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Wednesday, February 22, 2006

PTSD: Veterans Administration Definition

Knowledge is power. And so, I'll be sharing a variety of offical definitions for post-traumatic stress disorder [PTSD] with you. The first one up: the Veterans Administration's version.

Click on 'Article Link' below tags for more...

The following is taken from the most useful Military Veterans PTSD Reference Manual.

01-07. Department of Veterans Affairs Definition, The Short Version. The VA Home Page on the Internet says:

In order to establish service connection for PTSD, the evidence must establish that during active duty a veteran was subjected to a stressor or stressors that would cause characteristic symptoms in almost anyone. Evidence of combat or having been a prisoner of war may be accepted as conclusive evidence of a stressor incurred during active duty. Evidence of combat includes receipt of the Purple Heart, the CIB, or other similar citation. The medical evidence must establish a clear diagnosis of PTSD and must link the current symptoms to the claimed stressor. (www.va.gov/benefits/ptsdwhat.htm)

01-08. Department of Veterans Affairs (VA) Definition, The Technical Versions. The following, issued by the Department of Veterans Affairs (VA) in the Code of Federal Regulation (CFR), part 38, offers the "official" definition you will be most concerned with:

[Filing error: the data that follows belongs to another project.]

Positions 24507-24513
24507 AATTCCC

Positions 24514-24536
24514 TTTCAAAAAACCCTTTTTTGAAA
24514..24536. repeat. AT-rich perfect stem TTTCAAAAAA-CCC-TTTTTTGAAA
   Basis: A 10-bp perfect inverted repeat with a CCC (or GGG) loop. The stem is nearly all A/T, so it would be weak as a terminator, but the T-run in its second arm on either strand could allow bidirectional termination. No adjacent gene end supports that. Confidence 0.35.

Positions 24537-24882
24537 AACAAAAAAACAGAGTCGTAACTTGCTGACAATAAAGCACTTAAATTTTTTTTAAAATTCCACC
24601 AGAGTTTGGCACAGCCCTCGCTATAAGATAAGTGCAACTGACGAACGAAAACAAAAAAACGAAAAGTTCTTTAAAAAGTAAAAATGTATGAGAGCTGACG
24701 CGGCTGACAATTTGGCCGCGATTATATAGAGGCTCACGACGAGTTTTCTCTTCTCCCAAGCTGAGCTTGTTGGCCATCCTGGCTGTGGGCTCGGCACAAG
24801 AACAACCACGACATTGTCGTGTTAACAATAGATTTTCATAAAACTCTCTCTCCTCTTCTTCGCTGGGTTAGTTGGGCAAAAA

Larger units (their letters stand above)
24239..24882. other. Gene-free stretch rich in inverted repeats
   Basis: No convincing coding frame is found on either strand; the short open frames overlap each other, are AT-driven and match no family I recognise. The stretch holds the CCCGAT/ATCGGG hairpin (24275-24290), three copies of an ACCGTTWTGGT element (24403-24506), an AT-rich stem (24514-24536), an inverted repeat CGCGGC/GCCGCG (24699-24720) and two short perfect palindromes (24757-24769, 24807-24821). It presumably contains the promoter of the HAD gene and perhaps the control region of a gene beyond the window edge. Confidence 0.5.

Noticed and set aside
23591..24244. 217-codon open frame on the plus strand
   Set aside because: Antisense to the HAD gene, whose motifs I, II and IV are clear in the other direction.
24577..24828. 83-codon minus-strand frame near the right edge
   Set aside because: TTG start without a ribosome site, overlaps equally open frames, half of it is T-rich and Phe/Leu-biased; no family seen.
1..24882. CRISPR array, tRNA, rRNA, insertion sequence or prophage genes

a. "Post-Traumatic Stress Disorder. 3.304 (f) Service connection for post-traumatic stress disorder requires medical evidence establishing a clear diagnosis of the condition, credible supporting evidence that the claimed inservice stressor actually occurred, and a link, established by medical evidence, between current symptomatology and the claimed inservice stressor. If the claimed stressor is related to combat, service department evidence that the veteran engaged in combat or that the veteran was awarded the Purple Heart, Combat Infantryman Badge, or similar combat citation will be accepted, in the absence of evidence to the contrary, as conclusive evidence of the claimed inservice stressor. Additionally, if the claimed stressor is related to the claimant having been a prisoner-of-war, prisoner-of-war experience which satisfies the requirements of 3.1(y) of this part will be accepted, in the absence of evidence to the contrary, as conclusive evidence of the claimed inservice stressor."

Much, much more brimming over in the Military Veterans PTSD Reference Manual. Go...

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